Gauge: 1ft 11½in (600mm)
In the late nineteenth century railways were encouraging the growth of tourism. In Devon the remote coasts of Exmoor had several attractive towns wishing to develop as seaside resorts. Travelling to them was the problem. Although main railway lines had reached Minehead and Ilfracombe the heart of Exmoor had such difficult terrain that a railway seemed impossible.
Following the example of North Wales, Exmoor sought a solution in narrow gauge railway. On 11th May 1898 the 1ft 111/2 in gauge Lynton and Barnstaple railway opened. The single-track line ran from Barnstaple Town station, shared with the Ilfracombe line of the London and South Western Railway and ran across the western end of Exmoor to a terminus at Lynton which also served Lynmouth.
The railway was designed to follow the contours of the land as closely as possible, although some embankments and bridges were required. The major feature was the splendid Chelfham Viaduct which soars 70′ above the Stokes River. Sadly the cost of constructing the line was underestimated. The Railway Company was forced to raise further funds by issuing new shares laying the foundations of an insecure financial position which remained until the lines demise.
The railway’s three 2-6-2 tank engines were built by Manning, Wardle and Co. of Leeds and named Yeo, Exe and Taw. All the rolling stock was built to generous proportions, considering the gauge of the track, and the coaches were spacious and comfortable. The railway was equipped with most attractive and unusual chalet style buildings
Shortly after service began it became apparent that three locomotives would not be enough and, since Manning, Wardle was busy with other work, an order was placed with the Baldwin Locomotive Works in the USA. The Baldwin was named Lyn and, whilst not as elegant as the British built locos, it gave good service.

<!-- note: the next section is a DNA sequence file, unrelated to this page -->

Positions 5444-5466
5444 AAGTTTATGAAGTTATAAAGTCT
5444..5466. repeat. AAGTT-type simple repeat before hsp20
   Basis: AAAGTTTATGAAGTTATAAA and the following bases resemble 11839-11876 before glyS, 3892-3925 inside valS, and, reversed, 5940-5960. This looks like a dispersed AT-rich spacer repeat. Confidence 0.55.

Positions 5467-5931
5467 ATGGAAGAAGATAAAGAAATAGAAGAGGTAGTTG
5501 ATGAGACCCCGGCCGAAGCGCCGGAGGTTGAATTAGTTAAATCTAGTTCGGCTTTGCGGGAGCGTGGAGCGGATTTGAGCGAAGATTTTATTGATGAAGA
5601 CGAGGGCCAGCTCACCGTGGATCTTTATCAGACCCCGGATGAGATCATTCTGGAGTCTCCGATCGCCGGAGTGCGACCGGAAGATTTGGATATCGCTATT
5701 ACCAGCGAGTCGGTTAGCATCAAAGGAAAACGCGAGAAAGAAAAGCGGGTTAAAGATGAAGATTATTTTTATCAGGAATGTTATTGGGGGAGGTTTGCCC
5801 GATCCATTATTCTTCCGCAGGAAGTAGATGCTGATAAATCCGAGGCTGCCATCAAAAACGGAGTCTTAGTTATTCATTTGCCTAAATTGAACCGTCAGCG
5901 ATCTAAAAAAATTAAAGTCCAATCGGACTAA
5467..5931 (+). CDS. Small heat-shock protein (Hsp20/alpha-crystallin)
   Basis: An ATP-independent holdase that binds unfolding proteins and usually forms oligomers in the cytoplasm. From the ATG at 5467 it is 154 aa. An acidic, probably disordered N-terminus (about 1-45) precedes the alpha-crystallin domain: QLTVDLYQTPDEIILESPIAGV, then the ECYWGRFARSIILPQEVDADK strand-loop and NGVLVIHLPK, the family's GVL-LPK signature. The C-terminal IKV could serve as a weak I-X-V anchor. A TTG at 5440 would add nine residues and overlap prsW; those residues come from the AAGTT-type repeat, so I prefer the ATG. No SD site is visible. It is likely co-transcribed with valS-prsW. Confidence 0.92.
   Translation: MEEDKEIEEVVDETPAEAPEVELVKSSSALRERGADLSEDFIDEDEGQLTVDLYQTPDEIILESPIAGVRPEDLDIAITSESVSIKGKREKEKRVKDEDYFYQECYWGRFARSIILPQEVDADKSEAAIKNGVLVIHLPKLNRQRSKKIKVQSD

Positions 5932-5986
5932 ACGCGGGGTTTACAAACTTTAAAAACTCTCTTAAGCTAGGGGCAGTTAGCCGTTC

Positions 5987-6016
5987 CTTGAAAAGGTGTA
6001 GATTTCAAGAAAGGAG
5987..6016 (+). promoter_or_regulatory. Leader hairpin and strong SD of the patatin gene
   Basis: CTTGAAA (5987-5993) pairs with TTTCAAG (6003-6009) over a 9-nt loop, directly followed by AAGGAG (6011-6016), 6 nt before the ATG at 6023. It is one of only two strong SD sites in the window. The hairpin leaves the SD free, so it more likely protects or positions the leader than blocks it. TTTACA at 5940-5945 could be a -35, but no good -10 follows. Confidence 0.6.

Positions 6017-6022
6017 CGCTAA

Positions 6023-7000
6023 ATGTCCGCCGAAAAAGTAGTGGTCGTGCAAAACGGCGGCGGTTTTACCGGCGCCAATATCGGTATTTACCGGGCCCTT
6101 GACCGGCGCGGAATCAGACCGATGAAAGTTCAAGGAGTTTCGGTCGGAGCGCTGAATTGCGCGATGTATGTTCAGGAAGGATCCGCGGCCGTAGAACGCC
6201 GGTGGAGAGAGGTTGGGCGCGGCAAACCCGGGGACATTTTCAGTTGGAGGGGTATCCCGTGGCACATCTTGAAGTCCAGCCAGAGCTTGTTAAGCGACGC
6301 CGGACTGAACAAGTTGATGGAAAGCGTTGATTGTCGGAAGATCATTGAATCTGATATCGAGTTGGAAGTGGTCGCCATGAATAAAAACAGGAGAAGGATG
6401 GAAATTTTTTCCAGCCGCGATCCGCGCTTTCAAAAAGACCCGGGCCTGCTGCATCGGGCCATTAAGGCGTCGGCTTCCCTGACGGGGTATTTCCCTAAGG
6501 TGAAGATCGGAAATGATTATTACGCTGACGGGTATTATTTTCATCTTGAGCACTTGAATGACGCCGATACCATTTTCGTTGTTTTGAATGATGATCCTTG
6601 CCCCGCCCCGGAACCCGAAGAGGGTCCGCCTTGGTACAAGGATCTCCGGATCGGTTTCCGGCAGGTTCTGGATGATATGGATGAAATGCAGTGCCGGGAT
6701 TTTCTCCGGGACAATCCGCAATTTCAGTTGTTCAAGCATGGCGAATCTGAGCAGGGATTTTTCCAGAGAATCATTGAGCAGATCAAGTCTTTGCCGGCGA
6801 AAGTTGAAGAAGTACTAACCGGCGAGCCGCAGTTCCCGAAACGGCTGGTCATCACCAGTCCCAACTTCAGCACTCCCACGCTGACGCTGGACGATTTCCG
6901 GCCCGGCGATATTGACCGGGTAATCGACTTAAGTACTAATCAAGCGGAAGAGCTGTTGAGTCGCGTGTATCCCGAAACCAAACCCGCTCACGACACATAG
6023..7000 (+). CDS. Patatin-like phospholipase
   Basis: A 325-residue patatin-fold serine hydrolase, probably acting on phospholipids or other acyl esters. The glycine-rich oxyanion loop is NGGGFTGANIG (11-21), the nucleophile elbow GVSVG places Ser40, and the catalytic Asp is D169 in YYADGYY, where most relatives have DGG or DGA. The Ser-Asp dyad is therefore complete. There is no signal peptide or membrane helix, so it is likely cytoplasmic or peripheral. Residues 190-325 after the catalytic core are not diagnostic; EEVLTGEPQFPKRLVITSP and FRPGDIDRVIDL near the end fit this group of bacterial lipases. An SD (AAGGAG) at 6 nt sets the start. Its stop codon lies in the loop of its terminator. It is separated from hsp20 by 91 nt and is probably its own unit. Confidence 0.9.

The railway enjoyed some success initially, carrying local passengers, tourists and a certain amount of freight. Unfortunately the high debt burden and running costs did not allow for significant profit for the shareholders. Nevertheless the railway carried on until, in the grouping of 1923, it was absorbed by Southern Railways.
Southern Railways began a major investment programme. Another locomotive was purchased, built by Manning Wardle to their original drawings and named Lew. New goods wagons were bought and more frequent services introduced but the railway was still not profitable. Unfortunately, due to the route followed by the line many of its stations were far from the settlements they served making competition from road transport all the more severe. On 29th September 1935 Southern Railways closed the line. Rolling stock and track was sold off with almost indecent haste, and the locos were cut up for scrap
Much of the route still survives, as do most of the buildings and the Chelfham viaduct, restored in 2000. The Lynton and Barnstaple Railway is now the subject of active restoration, and the first section was re-opened at Woody Bay station on 11th May 2003, 105 years to the day after the original opening.